Physics H091. Physics: Matter and Motion (4 s.h.) F Core: SA
This is a lecture-demonstration course which gives students a college-level understanding of the foundations of the natural sciences. The course concentrates on mechanics and thermodynamics and establishes the foundation for Physics H096, the spring semester course in astronomy.
Physics H096. Honors Astronomy (4 s.h.) S Core: SB
This course is an introduction to our present knowledge of the universe, and to the methods used by physicists to collect that knowledge. At its end, students will know how stars function, and what becomes of them when they die; about pulsars and black holes; and about the Big Bang. They will also have thought about the role of life in the universe.
Studies in Race
History H195. Special Topics: Race and Ethnicity in American History (3 s.h.) S Core: RS
This course deals with the social process by which societies create racial and ethnic groups and define their place in relation to other racial or ethnic groups. The course will examine the changing ways that Americans have viewed each other and divided into groups, from the colonial period to the present. The groups to be examined include African Americans, American Indians, Irish Americans, Italian Americans, Chinese Americans, Jews and Chicanos.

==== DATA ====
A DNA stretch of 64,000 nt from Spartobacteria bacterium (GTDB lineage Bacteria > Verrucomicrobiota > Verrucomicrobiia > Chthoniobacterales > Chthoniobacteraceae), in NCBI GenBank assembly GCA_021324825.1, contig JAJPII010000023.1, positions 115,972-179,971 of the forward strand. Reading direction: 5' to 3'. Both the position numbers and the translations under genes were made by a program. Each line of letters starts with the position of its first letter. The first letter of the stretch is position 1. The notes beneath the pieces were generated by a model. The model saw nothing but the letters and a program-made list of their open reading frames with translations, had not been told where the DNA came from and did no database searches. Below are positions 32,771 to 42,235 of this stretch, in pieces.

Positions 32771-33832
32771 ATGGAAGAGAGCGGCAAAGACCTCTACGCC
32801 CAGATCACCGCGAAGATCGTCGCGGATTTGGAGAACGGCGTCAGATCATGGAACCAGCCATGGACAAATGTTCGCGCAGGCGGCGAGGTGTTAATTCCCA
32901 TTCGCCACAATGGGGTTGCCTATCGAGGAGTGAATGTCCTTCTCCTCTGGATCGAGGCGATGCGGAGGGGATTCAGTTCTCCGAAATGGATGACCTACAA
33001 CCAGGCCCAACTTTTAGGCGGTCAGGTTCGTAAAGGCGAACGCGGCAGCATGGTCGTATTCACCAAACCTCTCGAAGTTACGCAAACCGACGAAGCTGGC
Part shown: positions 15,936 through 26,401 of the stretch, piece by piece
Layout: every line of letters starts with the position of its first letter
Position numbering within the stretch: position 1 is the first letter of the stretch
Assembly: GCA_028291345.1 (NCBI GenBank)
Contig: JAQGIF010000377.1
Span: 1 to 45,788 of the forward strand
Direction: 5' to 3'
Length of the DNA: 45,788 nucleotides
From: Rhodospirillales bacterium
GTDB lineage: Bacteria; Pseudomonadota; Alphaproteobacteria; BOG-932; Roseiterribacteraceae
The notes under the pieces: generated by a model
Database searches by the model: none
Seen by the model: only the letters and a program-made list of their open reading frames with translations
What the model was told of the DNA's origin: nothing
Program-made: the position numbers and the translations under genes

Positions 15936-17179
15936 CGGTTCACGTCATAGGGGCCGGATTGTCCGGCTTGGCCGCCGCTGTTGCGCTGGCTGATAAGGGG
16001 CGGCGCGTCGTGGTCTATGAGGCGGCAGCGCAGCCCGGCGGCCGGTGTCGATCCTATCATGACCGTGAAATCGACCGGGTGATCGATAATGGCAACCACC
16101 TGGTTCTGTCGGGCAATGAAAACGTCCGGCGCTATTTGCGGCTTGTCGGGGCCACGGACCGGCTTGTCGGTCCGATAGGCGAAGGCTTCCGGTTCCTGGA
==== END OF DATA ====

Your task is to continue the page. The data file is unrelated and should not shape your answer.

History H191. Race and the U.S. Constitution. (3 s.h.) (RS) F
This course offers a historical perspective on the issues of race and American constitutionalism. How has the Constitution shaped ideas about race in American history? How is the law related to race and multiculturalism? What is the historical relationship between the legal idea of equality and concepts of race? What is the future of "affirmative action?"
Religion H095. Racial Justice: A Religious Mandate of Obedience and Revolt (3 s.h.) (RS) F
This introductory course on race and religion examines the emergence and development of religious faith and social protest thought, with special attention given to texts as living changing heritages, in order to propose critical options that foster emancipatory practices in the contemporary struggle for racial justice.
Speech Communications HO92: Campaigns and Movements (3 s.h.) S Core: XN
See Speech Communications RO82.
Women's Studies H195. The Politics of Diversity, Focus on Race and Gender (3 s.h.) S. Core: RS
What does cultural diversity
mean to you? This course will examine the current debate about diversity,
with particular attention to race and gender. The course focuses predominantly
on the perspectives of African American women, through an exploration
of black feminist thought. Case studies include incidents such as the
Clarence Thomas/Anita Hill hearings and the O.J. Simpson case. The course
also explores how we understand the roles of race and gender in our
Lower Level Electives
Italian H090: International Cinema (3 s.h.) S
See Italian C070.
Upper Level Electives
American Studies H190. Radicalism in the United States (3 s.h.) F Core: WI